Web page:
Does vigorous talk and the inference of interest rate rises really presage them

Monday, August 10, 2015 by Ed Mead

 

Ever since Mark Carney took over at the Bank of England there seems to have been a skunkworks operation in play. Inference seeks to influence reporting and statistics and the Chancellor seems to have joined in – sometimes not so subtly. The mission: to maintain some sort of control over the housing market. Political promises and economic reality have combined to produce a seeming flip-flop of policies and statements that leave the market in a quandary. Because many of these emissions are briefings their contents often leave those potentially affected in confusion, particularly unhelpful at a time when concrete news of any sort is palpably lacking.

Potentially impinging most heavily is the latest talk of rates rising by the end of the year - really?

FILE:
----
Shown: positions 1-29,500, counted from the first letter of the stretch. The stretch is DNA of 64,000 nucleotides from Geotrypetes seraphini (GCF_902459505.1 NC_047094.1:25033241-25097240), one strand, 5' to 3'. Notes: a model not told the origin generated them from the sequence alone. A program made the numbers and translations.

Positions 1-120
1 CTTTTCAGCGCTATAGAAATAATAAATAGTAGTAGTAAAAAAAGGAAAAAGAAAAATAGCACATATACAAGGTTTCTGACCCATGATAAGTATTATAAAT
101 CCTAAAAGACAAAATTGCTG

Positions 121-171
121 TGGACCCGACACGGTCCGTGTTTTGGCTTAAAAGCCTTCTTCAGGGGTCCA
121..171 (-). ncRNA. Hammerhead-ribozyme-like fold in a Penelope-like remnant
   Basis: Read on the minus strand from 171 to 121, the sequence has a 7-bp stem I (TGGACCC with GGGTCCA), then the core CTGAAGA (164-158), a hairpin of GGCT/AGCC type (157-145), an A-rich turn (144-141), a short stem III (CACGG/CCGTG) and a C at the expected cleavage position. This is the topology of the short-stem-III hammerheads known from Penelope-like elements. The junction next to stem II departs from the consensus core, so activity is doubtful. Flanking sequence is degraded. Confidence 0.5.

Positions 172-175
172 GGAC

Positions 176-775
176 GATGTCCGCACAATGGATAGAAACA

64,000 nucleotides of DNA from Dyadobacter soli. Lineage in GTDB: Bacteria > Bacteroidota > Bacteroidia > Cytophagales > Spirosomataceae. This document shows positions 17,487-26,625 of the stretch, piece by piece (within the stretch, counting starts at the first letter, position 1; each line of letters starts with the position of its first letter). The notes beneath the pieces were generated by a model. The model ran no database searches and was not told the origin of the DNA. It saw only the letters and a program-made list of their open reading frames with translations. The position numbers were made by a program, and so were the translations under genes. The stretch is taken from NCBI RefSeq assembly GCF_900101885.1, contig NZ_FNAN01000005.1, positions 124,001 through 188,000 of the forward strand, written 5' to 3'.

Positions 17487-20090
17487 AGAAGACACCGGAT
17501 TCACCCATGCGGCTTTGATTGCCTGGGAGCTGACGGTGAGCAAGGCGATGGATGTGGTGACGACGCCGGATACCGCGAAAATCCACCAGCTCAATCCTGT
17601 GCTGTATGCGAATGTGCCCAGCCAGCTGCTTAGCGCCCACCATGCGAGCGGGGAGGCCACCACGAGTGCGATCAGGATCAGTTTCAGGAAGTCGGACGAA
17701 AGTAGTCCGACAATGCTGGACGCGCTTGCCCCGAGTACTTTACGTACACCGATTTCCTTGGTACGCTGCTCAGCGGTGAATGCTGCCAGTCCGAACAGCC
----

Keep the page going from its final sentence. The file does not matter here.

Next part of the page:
If there’s anyone out there who seriously feels our Economy is back on its feet or that we’re ready to give a signal that we’re on the way to normality I’ve yet to be persuaded by them.

The obsession with pulling levers to control prices by tinkering with demand has unintended consequences and given the contribution of UK Property PLC to the total take what’s happening in Prime Central London at the moment should serve as a timely warning.

Whilst it’s too early to sound the death knell for PCL the market that drives London is running out of oil. That’s not a grotesque pun on middle eastern money, but a lament on Conservative obsession with curtailing the perceived sale of prime real estate to foreigners. This has led to a set of draconian costs, TORY born and released from the skunkworks at times of maximum obfuscation, like when everyone was distracted talking about mansion tax. These overbearing measures are right now squeezing the last drops out of a vibrant a dynamic market.

The underground generals looking for PR opportunities to affect sentiment must be made to understand that IF they created a full-blown open debate on supplying and building more homes many of those struggling to overstretch themselves and get on the housing ladder might be prepared to wait and ease the pressure.